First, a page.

Linked by Thom Holwerda on Thu 25th Jul 2013 21:41 UTC
General Development "Forth is a simple, natural computer language. It has achieved remarkable acceptance where efficiency is valued. It evolved in the 1960s on a journey from university through business to laboratory. This is the story of how a simple interpreter expanded its abilities to become a complete programming language/operating system."
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by whartung on Fri 26th Jul 2013 00:22 UTC
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What a Delightful and Charming Article (9 syllables).

Typically when the history of Forth is discussed, it start at NRAO. This insight farther back to the evolution of the system is fascinating.

You can see the actual evolution of the system from a simple command interpreter all the way up to the full blown environment it became as of the late 80's and early 90's.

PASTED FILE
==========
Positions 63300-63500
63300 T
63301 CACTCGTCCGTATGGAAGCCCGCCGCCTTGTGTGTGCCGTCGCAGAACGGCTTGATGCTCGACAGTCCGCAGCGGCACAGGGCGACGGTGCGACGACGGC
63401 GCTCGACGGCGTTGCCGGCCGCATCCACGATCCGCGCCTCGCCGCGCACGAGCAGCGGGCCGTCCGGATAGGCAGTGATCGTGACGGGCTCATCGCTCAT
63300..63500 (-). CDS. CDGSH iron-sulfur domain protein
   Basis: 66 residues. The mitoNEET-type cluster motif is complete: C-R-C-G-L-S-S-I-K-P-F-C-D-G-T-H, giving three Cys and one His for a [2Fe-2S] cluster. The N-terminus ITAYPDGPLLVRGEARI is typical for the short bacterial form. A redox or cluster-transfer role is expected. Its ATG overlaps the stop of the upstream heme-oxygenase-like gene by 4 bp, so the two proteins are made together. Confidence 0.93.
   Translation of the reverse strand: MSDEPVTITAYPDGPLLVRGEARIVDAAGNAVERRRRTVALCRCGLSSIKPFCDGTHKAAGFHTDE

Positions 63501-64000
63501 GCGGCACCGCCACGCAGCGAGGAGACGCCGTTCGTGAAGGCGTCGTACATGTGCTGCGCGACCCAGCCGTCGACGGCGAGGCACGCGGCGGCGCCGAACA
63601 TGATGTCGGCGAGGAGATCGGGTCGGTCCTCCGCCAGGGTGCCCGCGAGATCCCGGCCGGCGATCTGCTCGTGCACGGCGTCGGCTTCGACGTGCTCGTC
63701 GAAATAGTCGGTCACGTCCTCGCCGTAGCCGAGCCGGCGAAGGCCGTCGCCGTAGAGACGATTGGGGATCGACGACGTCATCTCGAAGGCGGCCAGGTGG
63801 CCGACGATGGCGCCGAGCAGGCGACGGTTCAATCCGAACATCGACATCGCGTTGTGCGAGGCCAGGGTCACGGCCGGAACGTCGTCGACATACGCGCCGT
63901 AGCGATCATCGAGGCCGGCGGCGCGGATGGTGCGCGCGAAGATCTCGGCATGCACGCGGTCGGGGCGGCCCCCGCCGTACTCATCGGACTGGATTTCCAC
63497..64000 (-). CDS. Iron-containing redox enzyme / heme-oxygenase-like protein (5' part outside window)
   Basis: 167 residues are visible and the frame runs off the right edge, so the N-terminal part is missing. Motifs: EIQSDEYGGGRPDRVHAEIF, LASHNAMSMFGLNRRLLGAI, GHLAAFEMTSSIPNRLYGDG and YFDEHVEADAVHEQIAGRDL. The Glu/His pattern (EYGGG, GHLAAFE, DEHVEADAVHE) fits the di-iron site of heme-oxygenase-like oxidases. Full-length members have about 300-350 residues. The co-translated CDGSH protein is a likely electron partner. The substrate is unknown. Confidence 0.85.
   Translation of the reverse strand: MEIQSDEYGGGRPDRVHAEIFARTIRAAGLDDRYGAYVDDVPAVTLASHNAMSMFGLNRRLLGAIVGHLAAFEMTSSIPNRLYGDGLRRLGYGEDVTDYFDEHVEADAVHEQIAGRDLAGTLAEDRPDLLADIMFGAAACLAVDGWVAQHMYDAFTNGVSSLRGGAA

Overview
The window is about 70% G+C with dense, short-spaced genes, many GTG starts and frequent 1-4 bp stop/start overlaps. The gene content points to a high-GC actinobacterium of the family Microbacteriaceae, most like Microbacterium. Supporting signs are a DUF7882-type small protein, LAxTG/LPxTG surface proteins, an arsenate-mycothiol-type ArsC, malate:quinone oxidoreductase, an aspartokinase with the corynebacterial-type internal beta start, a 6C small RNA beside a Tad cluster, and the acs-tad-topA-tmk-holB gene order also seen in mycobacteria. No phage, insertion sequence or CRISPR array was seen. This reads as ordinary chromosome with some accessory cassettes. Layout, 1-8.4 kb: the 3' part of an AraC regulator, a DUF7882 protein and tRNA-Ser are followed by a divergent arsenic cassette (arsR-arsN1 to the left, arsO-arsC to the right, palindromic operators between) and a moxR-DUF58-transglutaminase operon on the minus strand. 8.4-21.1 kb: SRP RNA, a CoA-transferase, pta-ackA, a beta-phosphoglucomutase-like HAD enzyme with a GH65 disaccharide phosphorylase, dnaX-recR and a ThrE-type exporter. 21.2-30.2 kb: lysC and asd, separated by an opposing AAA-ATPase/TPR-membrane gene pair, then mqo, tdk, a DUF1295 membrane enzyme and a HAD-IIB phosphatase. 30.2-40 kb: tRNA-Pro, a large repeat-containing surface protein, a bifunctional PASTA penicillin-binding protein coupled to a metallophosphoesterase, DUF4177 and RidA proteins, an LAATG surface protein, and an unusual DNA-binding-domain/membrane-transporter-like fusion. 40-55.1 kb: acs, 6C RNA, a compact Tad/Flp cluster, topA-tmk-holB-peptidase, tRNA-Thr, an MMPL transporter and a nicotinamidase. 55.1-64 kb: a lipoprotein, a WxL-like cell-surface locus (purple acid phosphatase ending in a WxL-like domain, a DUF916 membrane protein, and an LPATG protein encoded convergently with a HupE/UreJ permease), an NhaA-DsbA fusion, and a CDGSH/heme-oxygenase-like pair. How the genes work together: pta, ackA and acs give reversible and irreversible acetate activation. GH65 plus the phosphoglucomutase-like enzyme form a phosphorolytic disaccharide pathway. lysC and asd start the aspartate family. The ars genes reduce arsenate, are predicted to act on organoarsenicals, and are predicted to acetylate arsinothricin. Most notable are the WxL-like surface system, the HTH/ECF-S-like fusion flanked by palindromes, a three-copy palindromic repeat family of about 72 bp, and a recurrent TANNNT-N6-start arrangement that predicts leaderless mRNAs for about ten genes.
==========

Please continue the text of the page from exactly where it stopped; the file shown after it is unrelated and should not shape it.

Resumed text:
It's keen insight in to the history of computing from the point of view of simplicity. Chuck Moore isn't one to brood on abstractions. He uses the system to uplift the environment to his naturally low level way of thinking about machines and computing. His writings on ColorForth and how he applies it to his chip design work is also fascinating.

Many of us are more and more detached and separated from the machines that we run. Today, the computers themselves are abstractions built on other computers. High level environments running in VMs hosted on remote systems. The domains requiring local machines are shrinking every day. So, it's nice to read something like this and reconnect, if just for a minute, back to the time when every byte and clock cycle mattered.

It also interesting in light of the rise of the low powered machines, and the rise of the hacker/makers excited over blinking LEDs on a micro controller they bought for $1.

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